Know what? I have never been baptized. I decided that I was an unbeliever some 35 years ago, that I’d call myself an atheist 25 years ago and possibly I’ll grant myself a 7 on the scale of Dawkins in the very near future. Sure I have had some setbacks in my life, but overall I have (had) a lot of fun, laugh(ed) a lot and am content. If you believers are christians reread Matth. 7:1 again, will you? Then think about what it means for a couple of hours. Then come back. For you spiritual but non-religious people: don’t take yourself so g*dd**n serious.

    “it’s too bad that God doesn’t exist”
    Is it? Recently I learned that God loves X is devoid of any meaning anyway. He supposed to be a bodiless entity can’t express His Love by means of talking, facial expression, body language and/or behaviour. Well, maybe it’s too bad. It’s also too bad that my bike can’t express its love for me for exactly the same reasons. Fortunately there are my son (also an atheist), my girlfriend (who is muslima), my pupils and my collegues who actually do express their love and appreciation. That’s why I don’t need a meaningless Skydaddy.
    I don’t buy the false dichotomy of truth versus happiness.

    “Wouldn’t it be nice …”
    No. If the Samaritan wakes up badly or he decides he doesn’t like me those people – or me – will be worse off than now. Thank you very much; omnipotence has a dark side.

    • Chris Hallquist

      “If the Samaritan wakes up badly or he decides he doesn’t like me those people – or me – will be worse off than now. Thank you very much; omnipotence has a dark side.”

      True. As someone who enjoys things like Invincible, I should have thought of that.

  • Reginald Selkirk

    This argument is not about facts, but about emotional responses to (putative) facts. Some people are half glass full people, others are glass half empty people. The theist has no business telling the atheist what his emotional reaction should be.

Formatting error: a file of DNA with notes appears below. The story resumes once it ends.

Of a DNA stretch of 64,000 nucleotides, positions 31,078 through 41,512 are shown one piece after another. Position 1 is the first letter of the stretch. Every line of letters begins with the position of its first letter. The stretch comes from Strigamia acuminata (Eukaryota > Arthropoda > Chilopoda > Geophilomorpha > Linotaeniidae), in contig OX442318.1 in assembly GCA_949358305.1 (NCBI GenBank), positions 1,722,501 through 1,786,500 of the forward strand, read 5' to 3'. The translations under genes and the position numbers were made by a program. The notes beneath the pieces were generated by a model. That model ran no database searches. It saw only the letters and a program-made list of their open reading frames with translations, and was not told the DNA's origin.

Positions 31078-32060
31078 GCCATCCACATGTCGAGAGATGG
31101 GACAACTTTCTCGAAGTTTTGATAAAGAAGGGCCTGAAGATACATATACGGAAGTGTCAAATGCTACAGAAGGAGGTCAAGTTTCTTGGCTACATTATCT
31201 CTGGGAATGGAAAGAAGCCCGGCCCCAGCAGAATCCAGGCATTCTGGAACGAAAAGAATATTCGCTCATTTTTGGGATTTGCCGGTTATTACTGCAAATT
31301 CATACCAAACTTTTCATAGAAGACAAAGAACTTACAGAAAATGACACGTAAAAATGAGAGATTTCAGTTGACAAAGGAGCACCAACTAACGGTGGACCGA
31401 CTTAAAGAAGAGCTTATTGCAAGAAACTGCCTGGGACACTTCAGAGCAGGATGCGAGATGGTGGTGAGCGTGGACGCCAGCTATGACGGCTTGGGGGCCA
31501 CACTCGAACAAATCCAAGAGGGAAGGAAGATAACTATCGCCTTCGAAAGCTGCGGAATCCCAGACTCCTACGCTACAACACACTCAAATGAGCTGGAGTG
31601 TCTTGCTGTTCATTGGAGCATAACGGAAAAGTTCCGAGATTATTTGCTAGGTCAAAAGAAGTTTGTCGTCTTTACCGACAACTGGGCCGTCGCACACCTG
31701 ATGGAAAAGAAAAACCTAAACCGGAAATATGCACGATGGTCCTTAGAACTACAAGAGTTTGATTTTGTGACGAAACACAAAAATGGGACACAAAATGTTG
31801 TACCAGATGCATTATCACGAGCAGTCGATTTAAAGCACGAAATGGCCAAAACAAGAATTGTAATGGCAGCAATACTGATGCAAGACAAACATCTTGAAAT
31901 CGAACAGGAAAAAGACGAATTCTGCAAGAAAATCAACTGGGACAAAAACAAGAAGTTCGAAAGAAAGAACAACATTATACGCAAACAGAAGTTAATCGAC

• smrnda

    To me, this argument has no more substance than an arrogant and ignorant US citizen imagining that life must be pointless in all other nations because they don’t have American Football and the Super Bowl, the only reason being that he thinks that are the most awesome things ever, and so if you don’t have them, life must be totally empty. The possibilities of there being a world cup in a different type of football doesn’t even seem to be speculated on.

    I agree that, as atheists there is no Ultimate Purpose To Life, but I think that’s a good thing. There is no Ultimate Purpose to film, literature, art or music either, which is actually good because then artists can actually be creative and not work within some artificially imposed agenda.

    Also, as most gods are depicted, we’re really better off if they aren’t real. The world has enough petty tyrants and powerful narcissists, and they cause a lot of damage. Super-powered ones would be a bad thing for sure.

  • Kodie

    As I said elsewhere recently, if you are alive, at least part of the universe can’t help but acknowledge that you exist and might even love you.

    Why do people shiver at the thought of not existing, and that it’s most important for a huge governing deity to acknowledge and love them? The universe where I live is not cold and merciless, not saying it can’t be, but I think these people are admitting that they themselves are cold and merciless. Do you live somewhere you fear for your life if you admit that you’re gay? Religious people making the universe a colder and less merciful place.